Obstetric Challenges With Previous Unrepaired Third Degree Perineal Tear

Author Information

Joshi AV*,  Pradhan M**, Gupta AS***
(* Specialty Medical Officer, ** First Year resident, **Professor. Department of Obstetrics and Gynecology, Seth GS Medical College and KEM Hospital, Mumbai, India.)


Obstetric anal sphincter injuries (OASIs) are a severe form of perineal lacerations commonly encountered with difficult vaginal deliveries. They can severely affect the patient’s daily routine and quality of life. This case report highlights the management dilemma that an obstetrician encounters in a patient with a deficient perineal body, sustained during previous vaginal birth.


The incidence of obstetric anal sphincter injuries following a vaginal delivery is presently around 3-4%.[1] These can predispose the patients to long term morbidities like dysparenuia, fecal or urinary incontinence, pelvic organ prolapse etc.  A term patient managed elsewhere who presented in active labour is described here. 

Case Report

A 22 year old G2P1L0A0 at 40 weeks of gestation was referred in view of meconium stained amniotic fluid.  Referral note also mentioned high risk factor of “deficient perineal body”. She was antenatally registered at a private hospital in this pregnancy at 5th month of gestation. She had two antenatal visits, antenatal profile was normal. She does not give history of any bowel or bladder complaints in the antenatal period.
The first delivery outcome was a neonatal death that occurred 2 years back. It was a full term vaginal delivery at a primary health center with a birth weight of 4.5 kg. Baby did not cry at birth and died in transit to a higher center for want of NICU care. She complained of symptoms like fecal urgency, inability to control flatus and fecal incontinence in the immediate postpartum period. However, since the symptomatology significantly improved, she did not follow up for these complaints. Upon questioning, she reported that she gradually achieved fecal continence by 6 months post-delivery without any active interventions. 
On examination, vital parameters were stable. Uterus was full-term, vertex (2/5th palpable) with an activity of 3/10/30. Fetal heart sounds were 120 beats per minute with persistent variable decelerations till 80 beats per minute. On per vaginal examination cervix was fully dilated, fully effaced, station at zero, occiput at 3’0 clock with presence of caput and liquor was meconium stained. On local examination, perineal body was absent. There was a thin band of fibrous tissue formed by the posterior vaginal wall and torn external anal sphincter suggestive of an old third-degree tear. A decision for emergency lower segment cesarean section was taken in view of severe fetal distress in second stage of labor. Instrumental delivery was not done as station was at zero. She delivered a male child of 3.6 kg.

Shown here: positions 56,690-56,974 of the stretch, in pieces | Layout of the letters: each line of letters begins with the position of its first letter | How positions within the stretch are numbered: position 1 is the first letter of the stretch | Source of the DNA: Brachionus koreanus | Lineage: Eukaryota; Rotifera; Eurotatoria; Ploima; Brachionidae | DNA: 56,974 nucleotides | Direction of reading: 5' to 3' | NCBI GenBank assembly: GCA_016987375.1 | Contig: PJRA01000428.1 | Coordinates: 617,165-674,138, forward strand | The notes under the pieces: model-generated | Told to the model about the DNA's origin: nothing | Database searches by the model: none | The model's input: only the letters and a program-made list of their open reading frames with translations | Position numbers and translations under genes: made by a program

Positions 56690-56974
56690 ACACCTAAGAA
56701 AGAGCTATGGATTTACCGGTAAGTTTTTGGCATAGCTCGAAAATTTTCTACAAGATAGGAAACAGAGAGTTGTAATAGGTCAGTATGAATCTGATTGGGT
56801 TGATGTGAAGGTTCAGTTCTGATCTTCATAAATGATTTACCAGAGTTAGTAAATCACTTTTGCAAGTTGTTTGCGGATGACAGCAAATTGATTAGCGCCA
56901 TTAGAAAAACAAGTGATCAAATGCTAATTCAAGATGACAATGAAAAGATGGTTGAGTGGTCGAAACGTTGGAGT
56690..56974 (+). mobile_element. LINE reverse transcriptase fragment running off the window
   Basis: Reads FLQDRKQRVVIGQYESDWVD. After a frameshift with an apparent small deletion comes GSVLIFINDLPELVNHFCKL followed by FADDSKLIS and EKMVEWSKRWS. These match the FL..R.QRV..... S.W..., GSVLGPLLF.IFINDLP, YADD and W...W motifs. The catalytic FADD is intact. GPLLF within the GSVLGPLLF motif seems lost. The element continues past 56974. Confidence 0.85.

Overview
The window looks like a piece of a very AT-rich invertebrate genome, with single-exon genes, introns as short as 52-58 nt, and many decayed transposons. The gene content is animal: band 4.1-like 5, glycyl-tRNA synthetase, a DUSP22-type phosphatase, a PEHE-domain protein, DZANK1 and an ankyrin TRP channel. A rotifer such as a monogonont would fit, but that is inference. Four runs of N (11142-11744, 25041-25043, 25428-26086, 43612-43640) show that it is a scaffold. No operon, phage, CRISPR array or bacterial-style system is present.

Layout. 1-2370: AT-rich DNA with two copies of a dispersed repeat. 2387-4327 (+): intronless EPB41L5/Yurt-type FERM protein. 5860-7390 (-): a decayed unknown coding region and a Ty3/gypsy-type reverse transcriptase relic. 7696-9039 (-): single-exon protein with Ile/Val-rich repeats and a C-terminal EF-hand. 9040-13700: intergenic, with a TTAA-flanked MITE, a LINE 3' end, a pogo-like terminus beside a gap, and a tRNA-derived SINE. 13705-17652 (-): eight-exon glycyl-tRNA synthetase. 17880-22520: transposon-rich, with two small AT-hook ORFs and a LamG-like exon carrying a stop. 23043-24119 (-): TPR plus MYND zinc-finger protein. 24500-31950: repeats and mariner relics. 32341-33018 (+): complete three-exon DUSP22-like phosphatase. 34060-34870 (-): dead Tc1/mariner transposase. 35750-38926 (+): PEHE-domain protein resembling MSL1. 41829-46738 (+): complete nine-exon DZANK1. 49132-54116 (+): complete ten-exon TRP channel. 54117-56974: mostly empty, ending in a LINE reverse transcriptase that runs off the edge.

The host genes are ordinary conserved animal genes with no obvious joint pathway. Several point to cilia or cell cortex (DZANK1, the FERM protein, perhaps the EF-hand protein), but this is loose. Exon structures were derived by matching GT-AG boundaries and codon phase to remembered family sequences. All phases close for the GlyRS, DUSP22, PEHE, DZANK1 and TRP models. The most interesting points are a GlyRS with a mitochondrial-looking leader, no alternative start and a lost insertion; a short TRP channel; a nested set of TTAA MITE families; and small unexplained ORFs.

She required a cesarean section in this pregnancy for a fetal indication. Surprisingly, she remained asymptomatic following this childbirth. We had planned for a repair of the deficient perineal body after her puerperium, however she was reluctant since she was asymptomatic.

Figure 1: Image showing an old third degree perineal tear with arrow pointing towards area of fibrosis


The perineal body is a fibromuscular structure that provides strength to the pelvic floor. It is the junction formed by the following muscles: external anal sphincter, bulbospongiosus muscle, superficial and deep transverse perineal muscles, anterior fibers of levator ani and the external urinary sphincter. Perineal injuries are classified into four degrees of tear. Injuries to the perineal body are generally categorized into grade three which are further subdivided depending upon the degree of involvement of the external or internal anal sphincter. Obstetric anal sphincter injuries primarily refer to the third and fourth degree perineal lacerations which involve the anal sphincter and rectal mucosa respectively. 
The risk factors for such injuries include young primipara, induction of labour, advanced gestational age, obesity, operative vaginal delivery and infant birth weight >3500 grams. The clinical presentation of the patient depends upon the degree of neuromuscular and connective tissue damage. These include urinary and/ or anal incontinence, anal incontinence being more common. Anal incontinence can further be categorized as inability to control flatus, fecal urgency or fecal incontinence. 
The long term morbidities associated with such injuries include chronic pelvic pain, dyspareunia, pelvic organ prolapse, rectovaginal fistulas and recurrence in subsequent pregnancies.